High school students take part in college courses

Sarah Hood, Reporter

Lauren Seiple is one of the few students who travels to Carlisle High School twice a week to take the Penn State Cohort classes. Penn State offers college courses to selected students in Bermudian Springs, Big Spring, Boiling Springs, and Carlisle. These classes are taught by professors from Penn State Mont Alto and currently, there are 4 classes that are offered. Seiple has decided to take all of the classes which are Composition, American Civilization, Psychology, and Speech. “Getting into these classes isn’t very hard as long as you’re a well rounded student and have a great GPA.” said Seiple. First, you have to submit an application and then send in your transcript with a sample of your writing. If you get a letter of recommendation from a school counselor, then you have a better chance of getting in.

These classes are offered to both juniors and seniors. Students who attend these courses meet in a conference room or a computer lab depending on the day. The material that is taught is straight from the textbooks that the school provides. Depending on the day, Seiple said,  “Classes can consist of a lecture, open discussion, or even just discussing the assigned homework. The homework can sometimes be tedious, but it always depends on the professor.” Sometimes students can expect to receive a section of reading from the textbook, an essay to write, or even online quizzes. Seiple said, “The biggest benefit of taking these classes is that they are so rewarding in the end. Students can earn up to a year’s worth of college credits if they decide to take these classes both their junior and senior year, another additive to taking these is that you gain a ton of experience. From the college setting to the college professors and material, students gain a lot of insight on what college will actually be like.” Seiple said, “ None of the honors or AP classes that I have taken at the high school have compared to my college classes. This was a whole new learning curve for me.”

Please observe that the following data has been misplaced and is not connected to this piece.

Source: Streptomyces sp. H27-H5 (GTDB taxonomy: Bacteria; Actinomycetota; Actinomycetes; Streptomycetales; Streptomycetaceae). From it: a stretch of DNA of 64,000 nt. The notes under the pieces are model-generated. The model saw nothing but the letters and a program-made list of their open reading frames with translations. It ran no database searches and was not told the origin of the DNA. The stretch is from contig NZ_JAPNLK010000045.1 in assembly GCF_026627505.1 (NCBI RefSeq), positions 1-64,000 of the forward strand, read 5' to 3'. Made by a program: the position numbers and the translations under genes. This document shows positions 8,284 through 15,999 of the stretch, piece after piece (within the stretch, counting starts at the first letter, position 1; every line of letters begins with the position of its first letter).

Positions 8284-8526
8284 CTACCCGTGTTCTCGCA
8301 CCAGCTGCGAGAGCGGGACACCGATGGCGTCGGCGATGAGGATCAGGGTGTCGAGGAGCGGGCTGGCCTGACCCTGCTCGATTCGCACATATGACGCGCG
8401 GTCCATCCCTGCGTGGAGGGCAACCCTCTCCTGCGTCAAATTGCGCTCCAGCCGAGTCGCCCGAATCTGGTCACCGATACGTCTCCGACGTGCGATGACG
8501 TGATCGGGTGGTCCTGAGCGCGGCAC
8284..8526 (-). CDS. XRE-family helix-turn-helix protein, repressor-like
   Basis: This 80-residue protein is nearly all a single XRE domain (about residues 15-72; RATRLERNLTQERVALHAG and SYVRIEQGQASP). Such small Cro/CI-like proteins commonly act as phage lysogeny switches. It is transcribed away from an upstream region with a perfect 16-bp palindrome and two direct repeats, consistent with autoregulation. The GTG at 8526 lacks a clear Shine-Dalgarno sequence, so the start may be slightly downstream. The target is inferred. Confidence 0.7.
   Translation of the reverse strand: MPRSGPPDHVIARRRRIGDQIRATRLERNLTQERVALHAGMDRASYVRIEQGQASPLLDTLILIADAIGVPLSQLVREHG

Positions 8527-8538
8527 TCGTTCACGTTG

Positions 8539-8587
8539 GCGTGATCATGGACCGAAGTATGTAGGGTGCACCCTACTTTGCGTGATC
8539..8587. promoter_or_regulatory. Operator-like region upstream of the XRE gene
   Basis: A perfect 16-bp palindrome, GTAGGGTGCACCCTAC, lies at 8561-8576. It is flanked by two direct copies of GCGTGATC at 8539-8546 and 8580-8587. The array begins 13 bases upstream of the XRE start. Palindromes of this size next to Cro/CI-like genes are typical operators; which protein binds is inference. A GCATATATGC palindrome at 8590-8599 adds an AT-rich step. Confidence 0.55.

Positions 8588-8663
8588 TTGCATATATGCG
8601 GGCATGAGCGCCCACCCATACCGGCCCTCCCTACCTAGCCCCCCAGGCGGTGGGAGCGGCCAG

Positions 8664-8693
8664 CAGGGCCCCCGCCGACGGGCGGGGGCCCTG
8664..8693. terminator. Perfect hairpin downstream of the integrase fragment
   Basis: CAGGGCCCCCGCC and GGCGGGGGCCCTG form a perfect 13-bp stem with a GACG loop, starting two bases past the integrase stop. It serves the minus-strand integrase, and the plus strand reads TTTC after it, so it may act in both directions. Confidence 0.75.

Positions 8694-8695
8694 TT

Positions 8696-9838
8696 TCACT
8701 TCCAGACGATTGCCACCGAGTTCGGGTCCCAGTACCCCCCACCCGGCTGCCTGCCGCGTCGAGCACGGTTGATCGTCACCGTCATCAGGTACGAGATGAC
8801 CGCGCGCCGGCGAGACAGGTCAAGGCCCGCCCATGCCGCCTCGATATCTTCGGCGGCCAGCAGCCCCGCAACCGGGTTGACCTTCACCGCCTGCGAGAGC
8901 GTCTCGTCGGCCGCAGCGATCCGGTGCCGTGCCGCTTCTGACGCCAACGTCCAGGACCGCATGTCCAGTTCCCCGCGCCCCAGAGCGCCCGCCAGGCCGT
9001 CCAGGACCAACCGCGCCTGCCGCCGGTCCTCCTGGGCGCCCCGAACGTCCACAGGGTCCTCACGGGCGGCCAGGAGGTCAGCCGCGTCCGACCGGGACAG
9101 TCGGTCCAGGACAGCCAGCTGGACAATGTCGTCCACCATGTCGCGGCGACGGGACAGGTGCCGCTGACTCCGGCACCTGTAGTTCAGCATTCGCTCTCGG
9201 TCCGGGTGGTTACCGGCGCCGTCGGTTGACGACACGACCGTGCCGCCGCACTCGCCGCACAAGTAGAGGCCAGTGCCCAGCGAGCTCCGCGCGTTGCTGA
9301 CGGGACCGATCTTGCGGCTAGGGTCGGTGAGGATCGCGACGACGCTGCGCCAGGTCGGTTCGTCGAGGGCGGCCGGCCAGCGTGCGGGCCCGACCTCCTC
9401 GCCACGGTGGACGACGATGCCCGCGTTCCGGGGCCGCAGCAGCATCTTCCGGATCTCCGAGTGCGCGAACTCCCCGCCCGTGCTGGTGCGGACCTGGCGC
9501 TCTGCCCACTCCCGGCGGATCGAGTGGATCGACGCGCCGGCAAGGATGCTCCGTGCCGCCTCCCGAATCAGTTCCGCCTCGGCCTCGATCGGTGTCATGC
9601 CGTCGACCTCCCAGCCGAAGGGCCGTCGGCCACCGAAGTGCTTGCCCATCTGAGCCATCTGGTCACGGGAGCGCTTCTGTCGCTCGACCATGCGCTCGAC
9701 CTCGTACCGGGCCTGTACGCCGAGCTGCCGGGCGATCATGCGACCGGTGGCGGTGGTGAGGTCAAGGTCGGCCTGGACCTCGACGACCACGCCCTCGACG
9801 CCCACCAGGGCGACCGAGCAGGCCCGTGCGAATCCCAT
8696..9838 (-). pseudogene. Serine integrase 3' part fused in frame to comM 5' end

For upcoming juniors and seniors, Seiple’s has some advice: “Push yourself and take AP classes and/or join the dual enrollment courses. Whether it be through the Penn State or the HACC classes that our school offers, challenging yourself and taking these harder classes will really push you and help you get a better feel for college. Not only that but, it can give students a head start into college and give them their credits early.” Because of these classes, Seiple is now able to get her bachelor’s degree in three and a half years rather than four. Next year, Penn State will continue to offer these cohort programs and they are even introducing four new classes; sociology, economics, biology, and american civilization II. These classes may not be for everyone but, those who have taken them, have seen positive outcomes.